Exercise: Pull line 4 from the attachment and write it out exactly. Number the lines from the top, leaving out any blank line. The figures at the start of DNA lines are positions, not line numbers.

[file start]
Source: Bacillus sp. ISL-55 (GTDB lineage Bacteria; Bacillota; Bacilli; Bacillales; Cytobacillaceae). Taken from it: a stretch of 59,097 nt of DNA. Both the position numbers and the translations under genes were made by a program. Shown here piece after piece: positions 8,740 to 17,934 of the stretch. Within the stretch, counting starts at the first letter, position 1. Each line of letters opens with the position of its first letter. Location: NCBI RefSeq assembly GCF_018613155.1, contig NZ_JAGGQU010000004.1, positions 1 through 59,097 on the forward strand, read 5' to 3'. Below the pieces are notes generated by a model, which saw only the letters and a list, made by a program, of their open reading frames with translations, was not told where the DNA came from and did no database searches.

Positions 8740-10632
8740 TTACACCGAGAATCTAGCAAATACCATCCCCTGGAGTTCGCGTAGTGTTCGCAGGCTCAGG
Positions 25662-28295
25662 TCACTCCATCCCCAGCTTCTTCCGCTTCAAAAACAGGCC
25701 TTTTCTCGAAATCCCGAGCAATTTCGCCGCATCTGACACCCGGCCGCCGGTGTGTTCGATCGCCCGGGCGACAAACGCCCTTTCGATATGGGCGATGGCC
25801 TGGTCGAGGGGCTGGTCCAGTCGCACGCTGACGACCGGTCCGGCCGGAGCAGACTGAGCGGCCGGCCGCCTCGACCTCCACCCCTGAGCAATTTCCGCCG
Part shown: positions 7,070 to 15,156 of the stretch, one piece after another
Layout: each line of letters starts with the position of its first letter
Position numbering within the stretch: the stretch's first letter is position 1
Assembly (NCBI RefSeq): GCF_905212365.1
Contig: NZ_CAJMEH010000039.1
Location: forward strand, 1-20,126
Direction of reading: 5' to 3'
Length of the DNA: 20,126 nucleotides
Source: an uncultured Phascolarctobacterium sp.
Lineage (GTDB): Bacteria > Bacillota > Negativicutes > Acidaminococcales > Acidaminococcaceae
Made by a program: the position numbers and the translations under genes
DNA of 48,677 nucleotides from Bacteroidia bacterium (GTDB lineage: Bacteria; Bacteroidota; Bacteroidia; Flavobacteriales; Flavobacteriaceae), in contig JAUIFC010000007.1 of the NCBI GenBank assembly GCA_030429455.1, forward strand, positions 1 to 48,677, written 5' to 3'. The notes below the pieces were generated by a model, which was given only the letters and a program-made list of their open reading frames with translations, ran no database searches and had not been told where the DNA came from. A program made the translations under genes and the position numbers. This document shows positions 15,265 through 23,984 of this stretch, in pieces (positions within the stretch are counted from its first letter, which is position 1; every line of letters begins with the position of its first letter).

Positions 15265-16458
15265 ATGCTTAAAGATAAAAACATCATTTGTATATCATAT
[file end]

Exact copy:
Positions 25662-28295